Can Cat Have Asthma ?

Tips for Owners with Newly Diagnosed Cats

When my cat Sparrow was about two, she started behaving oddly. She would cough like she had a hairball, but nothing would come up. I tried hairball-control food and over-the-counter remedies, but nothing seemed to produce an actual hairball. Meanwhile, she was coughing more frequently, and starting to have trouble playing because she’d run out of breath quickly.

can cat have asthmaAfter searching for information online, I stumbled across a website about feline asthma and thought, “Hey, that sounds like my cat.” A vet visit, blood panel, and X-ray confirmed the diagnosis, and the vet believed she had chronic bronchitis as well. And I worried about what this meant for her future.
It turns out, feline asthma is not the death sentence I was afraid it would be. Sparrow is now 8 years old, happy, and healthy.
Over the years, I’ve gotten some good advice from veterinarians, fellow asthma-cat owners, and others on dealing with a chronically ill pet and treating her asthma and chronic bronchitis. Here are some of the things I wish I’d known when she was first diagnosed:

• Don’t panic

It can be scary to have a pet with a chronic illness for a lot of reasons. We don’t know how they’re feeling, we don’t know if a treatment is causing icky side effects like nausea, we can’t explain to them why they need medication or calm their fears at the vet. Cats instinctively hide symptoms, so by the time they are showing them, they can be worryingly sick.
But panicking just makes all of those things harder to deal with, and your cat will pick up on it – and stress can make their asthma worse. So remember: More veterinarians are becoming well-versed in feline asthma, more treatments are available nowadays, and the Internet has allowed owners of cats with this illness and veterinarians to network in a lot of ways.
Take a deep breath, and know that this is treatable, and cats with asthma can live long, comfortable lives with the proper treatment.

• There are a ton of resources online that will help you be the best advocate for your cat’s health. Use them! That’s what they’re there for.

Some great websites to start out with are Feline Asthma with Fritz the Brave and The Feline Asthma Inhaled Medication and Feline Asthma & Respiratory Disorders mailing lists also offer fantastic support. These places can help you evaluate new symptoms (although you should always check with your vet as well), find more affordable medications (inhaled steroids can be pricy), and otherwise offer support and help calm your fears.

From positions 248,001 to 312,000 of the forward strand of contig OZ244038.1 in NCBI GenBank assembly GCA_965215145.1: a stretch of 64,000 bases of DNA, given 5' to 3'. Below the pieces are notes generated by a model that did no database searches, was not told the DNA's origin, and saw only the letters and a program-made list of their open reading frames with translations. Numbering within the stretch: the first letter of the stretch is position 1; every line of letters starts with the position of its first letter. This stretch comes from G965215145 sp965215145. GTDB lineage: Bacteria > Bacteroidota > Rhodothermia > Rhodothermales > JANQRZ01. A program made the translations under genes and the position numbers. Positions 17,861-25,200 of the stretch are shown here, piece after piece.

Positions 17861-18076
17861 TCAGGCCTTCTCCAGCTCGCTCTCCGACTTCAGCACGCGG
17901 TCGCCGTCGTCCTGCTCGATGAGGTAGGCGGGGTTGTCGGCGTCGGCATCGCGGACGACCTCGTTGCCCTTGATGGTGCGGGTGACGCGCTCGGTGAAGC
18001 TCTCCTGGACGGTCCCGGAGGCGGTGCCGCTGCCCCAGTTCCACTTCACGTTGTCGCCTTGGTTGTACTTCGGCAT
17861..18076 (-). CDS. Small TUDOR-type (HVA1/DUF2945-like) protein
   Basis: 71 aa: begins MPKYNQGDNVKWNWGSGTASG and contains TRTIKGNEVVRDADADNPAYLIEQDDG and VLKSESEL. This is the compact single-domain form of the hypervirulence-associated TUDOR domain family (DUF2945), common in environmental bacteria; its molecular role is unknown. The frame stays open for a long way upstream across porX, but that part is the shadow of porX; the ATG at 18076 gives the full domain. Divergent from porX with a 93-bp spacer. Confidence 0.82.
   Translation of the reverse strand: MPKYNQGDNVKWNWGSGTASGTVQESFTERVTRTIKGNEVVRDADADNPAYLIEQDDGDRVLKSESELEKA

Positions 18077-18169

If you and your vet decide an inhaler is the best treatment for your cat, there are several videos on YouTube on how to train your cat to use the AeroKat or a similar delivery system.

• Different cats need different treatments, and the treatment your cat needs can change.

It’s good to be familiar with a variety of treatments so that you aren’t caught by surprise. At first, Sparrow didn’t need any treatment to keep her asthma under control aside from the occasional steroid shot or a round of bronchodilators. As long as her chronic bronchitis was treated quickly with an antibiotic when it flared up, her asthma remained under control. But her flare-ups became more chronic over the years and she began wheezing constantly, which meant learning to use a steroid inhaler with the AeroKat system.
Other cat owners use an inhaler from day one, utilize a combination of oral and inhaled steroids, rely on bronchodilators, or use a variety of other treatments.
Every cat’s asthma is different, and every cat responds differently to medication. It’s important to work with your vet to find the treatment that is best for your cat. The better controlled your cat’s asthma is, the better their quality of life will be.

• Take a look at changes you can make in your home.

While asthma isn’t caused by allergens, they can trigger an attack or make wheezing worse. Scented litters are the biggest culprit for many cats, as are the clay, cedar, and pine litters. Since kitty is scratching and sniffing in the litter box, an unscented litter made of recycled newspaper, wheat or some other dustless material is less likely to irritate their airways.
Avoid smoking indoors or burning incense; smoke is a major trigger for a lot of cats with breathing difficulties. Scented perfumes, body sprays, room sprays, and other scented items like candles and potpourris can make wheezing worse, so use them sparingly, if at all. Regular dusting and vacuuming help remove allergens from your cat’s environment, and a humidifier may help them breathe a bit easier.
For some cats, it may be worth discussing a diet change with their vet, if a food allergy may be making their asthma worse.

• Relax and give your cat some love.

Learning a pet has a chronic illness that can be stressful for you, but it’s just as stressful or more for your cat. They’re visiting the vet frequently, getting shots or taking new medications, and perhaps seeing some major changes in their environment (to a cat, a litter change can be a big deal!). So give them a lot of love and reassurance that things will be OK; it will help both of you.
Being calm and well-prepared can help you give your cat the best care possible. With your help and a treatment plan developed by your vet or a cat specialist, your cat can live a long, healthy and happy life despite asthma.

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